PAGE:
Losing your mother or a motherly figure can be one of the most emotional and painful experiences you’ll ever go through.
This blog will guide you through a myriad of emotions you may be experiencing and will provide useful tips on how to support children grieving the loss of a mother.
Missing your Mum on special occasions
If you are struggling with grief of losing your mother or a motherly figure, special occasions such as Mother’s Day, Christmas, Birthday’s or anniversaries can be challenging. Below we’ve compiled five useful tips to help you deal with loss.
Be kind to yourself – There are five stages of grief from denial to acceptance and you may experience each stage at different times. Understanding these different stages will help you to realise that all the strange feelings you are feeling are perfectly normal.
Talk to your loved ones or friends – By sharing your fondest memories and stories of your mother with someone, can help keep their memory alive and bring some sense of comfort.
Do an activity your mum would love – From cooking her favourite meal, baking a cake, a spot of gardening or even watching one of her favourite TV shows/ Films.
Visit their grave or memorial spot – Taking the time to visit your mother’s grave or memorial spot can help bring you some comfort and time to reflect.
Practice self-care – Take the day to love and nurture yourself. Run yourself a hot bath, practise yoga, sing, dance, do things that make you smile.
Ask for help – Losing a parent or loved one can be a difficult process, there is no shame in asking for help or extra support if you feel like you are struggling. It maybe helpful to speak to someone outside of your family and friend circle such as your GP or a bereavement specialist.
NHS approved, Cruse Bereavement Care offers a wide range of support, advice and information to children, young people and adults when someone dies.
Supporting grieving children
For a child who has recently suffered the loss of a mother or motherly figure, the feelings of grief can feel confusing and frustrating.
Be patient – Children process and express grief differently from adults. Children may go from playing and laughing one minute to floods of tears the next. Be patient with them and let them know that it is ok to feel this way.
Consistency is key – Try to maintain household routines such as mealtimes, bedtimes etc. as much as possible. Structure and consistency are important to a child as they will help to create a sense of security.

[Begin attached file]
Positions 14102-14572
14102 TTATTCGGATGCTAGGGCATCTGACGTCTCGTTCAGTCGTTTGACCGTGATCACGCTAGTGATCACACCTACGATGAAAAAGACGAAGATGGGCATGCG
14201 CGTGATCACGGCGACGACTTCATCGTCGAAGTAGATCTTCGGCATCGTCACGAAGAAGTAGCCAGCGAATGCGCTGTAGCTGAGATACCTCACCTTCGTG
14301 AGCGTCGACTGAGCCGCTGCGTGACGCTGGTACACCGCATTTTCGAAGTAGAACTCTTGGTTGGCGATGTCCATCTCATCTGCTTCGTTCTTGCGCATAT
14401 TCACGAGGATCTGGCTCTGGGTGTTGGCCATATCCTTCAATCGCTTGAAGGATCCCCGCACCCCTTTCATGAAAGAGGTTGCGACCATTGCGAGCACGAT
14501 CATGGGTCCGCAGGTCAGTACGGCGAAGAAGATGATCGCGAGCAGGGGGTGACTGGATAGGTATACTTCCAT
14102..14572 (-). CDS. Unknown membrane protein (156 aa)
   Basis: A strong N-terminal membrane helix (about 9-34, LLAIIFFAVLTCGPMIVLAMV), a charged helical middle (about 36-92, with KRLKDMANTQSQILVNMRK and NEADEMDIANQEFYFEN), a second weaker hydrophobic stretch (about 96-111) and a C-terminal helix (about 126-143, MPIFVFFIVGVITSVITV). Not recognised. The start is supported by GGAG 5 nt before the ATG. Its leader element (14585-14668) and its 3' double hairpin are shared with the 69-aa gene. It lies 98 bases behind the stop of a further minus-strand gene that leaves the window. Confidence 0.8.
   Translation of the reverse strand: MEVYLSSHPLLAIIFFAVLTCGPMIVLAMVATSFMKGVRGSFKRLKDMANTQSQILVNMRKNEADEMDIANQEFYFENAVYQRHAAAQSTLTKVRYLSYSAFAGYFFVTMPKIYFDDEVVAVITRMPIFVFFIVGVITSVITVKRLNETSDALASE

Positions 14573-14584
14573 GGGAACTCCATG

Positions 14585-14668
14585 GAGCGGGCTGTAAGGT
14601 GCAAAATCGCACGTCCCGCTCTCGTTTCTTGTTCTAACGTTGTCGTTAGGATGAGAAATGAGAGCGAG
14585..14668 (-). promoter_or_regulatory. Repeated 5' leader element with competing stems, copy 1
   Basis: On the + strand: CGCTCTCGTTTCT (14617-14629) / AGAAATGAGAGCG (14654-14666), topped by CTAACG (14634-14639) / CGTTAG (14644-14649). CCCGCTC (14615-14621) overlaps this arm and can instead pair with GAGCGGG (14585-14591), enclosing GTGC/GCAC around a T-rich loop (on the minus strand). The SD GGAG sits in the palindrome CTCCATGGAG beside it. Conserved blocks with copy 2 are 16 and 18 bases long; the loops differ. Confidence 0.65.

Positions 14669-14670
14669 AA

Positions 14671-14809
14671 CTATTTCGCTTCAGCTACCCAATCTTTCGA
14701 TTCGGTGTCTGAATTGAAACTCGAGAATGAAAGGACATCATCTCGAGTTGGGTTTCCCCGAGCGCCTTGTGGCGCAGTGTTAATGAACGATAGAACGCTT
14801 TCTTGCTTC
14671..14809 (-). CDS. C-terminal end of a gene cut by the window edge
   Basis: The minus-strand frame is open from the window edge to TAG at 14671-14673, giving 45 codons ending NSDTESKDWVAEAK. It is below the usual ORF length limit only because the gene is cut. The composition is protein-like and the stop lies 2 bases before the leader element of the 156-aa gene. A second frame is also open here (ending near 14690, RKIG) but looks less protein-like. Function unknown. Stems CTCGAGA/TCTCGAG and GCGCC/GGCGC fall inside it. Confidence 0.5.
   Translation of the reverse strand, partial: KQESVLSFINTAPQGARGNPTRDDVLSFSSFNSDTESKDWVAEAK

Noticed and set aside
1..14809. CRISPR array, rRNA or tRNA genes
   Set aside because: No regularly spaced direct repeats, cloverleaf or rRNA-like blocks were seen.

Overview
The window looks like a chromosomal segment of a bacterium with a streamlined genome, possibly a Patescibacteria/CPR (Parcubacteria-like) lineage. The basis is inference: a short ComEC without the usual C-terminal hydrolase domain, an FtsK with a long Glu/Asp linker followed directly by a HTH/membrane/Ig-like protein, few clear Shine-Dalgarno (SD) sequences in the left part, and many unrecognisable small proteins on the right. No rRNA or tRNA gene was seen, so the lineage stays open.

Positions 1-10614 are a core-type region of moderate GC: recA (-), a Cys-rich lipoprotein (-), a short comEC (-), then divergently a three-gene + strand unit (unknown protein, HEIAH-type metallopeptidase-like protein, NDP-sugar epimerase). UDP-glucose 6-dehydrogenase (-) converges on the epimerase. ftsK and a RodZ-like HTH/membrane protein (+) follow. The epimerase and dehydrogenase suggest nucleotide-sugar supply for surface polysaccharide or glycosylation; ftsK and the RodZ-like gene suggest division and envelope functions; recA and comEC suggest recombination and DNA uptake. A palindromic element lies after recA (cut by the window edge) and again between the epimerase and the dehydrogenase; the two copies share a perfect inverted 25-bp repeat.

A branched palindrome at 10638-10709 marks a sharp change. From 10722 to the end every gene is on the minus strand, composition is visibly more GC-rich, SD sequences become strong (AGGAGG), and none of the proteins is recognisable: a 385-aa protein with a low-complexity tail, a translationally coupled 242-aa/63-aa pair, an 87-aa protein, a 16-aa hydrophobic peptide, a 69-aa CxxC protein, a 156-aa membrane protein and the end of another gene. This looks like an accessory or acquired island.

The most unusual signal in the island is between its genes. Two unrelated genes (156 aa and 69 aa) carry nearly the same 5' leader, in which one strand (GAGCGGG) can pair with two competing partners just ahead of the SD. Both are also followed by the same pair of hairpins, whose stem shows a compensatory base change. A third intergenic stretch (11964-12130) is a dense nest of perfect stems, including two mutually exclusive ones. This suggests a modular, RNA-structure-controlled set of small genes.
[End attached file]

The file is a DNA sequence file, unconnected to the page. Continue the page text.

Answer their questions – Naturally, children ask a lot of questions and this is no different when it comes to death. Answering any questions children might have about death and why it happens, will help give them a better understanding as to why they are experiencing certain emotions. If you find some questions too difficult to answer, there are many children’s books available that can help explain death in a ‘child friendly’ manner. You can find a list of over 60 children’s books on the topic of death and grief here.
Create a ‘Memory Box’ – Filling a box with photos, keepsakes and other special items is a great activity to do with children to help them feel more connected to a lost one. It is also a tangible item that children can keep going back to when they are feeling sad. https://www.wikihow.com/Make-a-Memory-Box
If you are concerned that your child is struggling to cope or have noticed any unusual behavioural changes, you can seek further help and advice from your GP or organisations like Child Bereavement UK and Hope Again.
Prioritising your health and wellbeing
It can be difficult to think of anything else when dealing with grief, but taking some time to focus on the importance of your health and wellbeing can be beneficial, and can even help clear your mind.
Heart disease, Alzheimer’s, Cancer and other non-communicable diseases (NCDs) are the most common cause of death and disability in women worldwide.
Losing a loved one to a disease such as cancer can spark worry into your own health and wellbeing. However, there are steps you can take to help reduce your risks of cancer:
Tobacco use – Tobacco use is the single largest preventable cause of death worldwide and is the leading cause of over 7 million deaths per year. Quitting at any age can make a huge difference, increasing your life expectancy and improving your quality of life.
Physical Activity – Maintaining a healthy weight and making physical activity part of your everyday life can help reduce your risks of cancer and other health problems, such as heart disease and diabetes.
Alcohol – By reducing and limiting how much you drink, can reduce your risk of 7 cancers including breast, mouth and bowel cancers.
If you are worried about cancer in your family – If you have recently lost your mother or another strong female figure in your family to cancer and are worried if it could be hereditary, the Ovarian Cancer Action website offers a ‘Hereditary Cancer Risk Tool’ which can help to assess your risks of developing certain cancers.
Early detection saves lives – There are many different types of cancers, and symptoms are varied, however, the earlier cancer is detected the higher the chance that it can be successfully treated.
If you are concerned about your health or have experienced any unusual symptoms or changes in your body, don’t be afraid to contact your doctor immediately.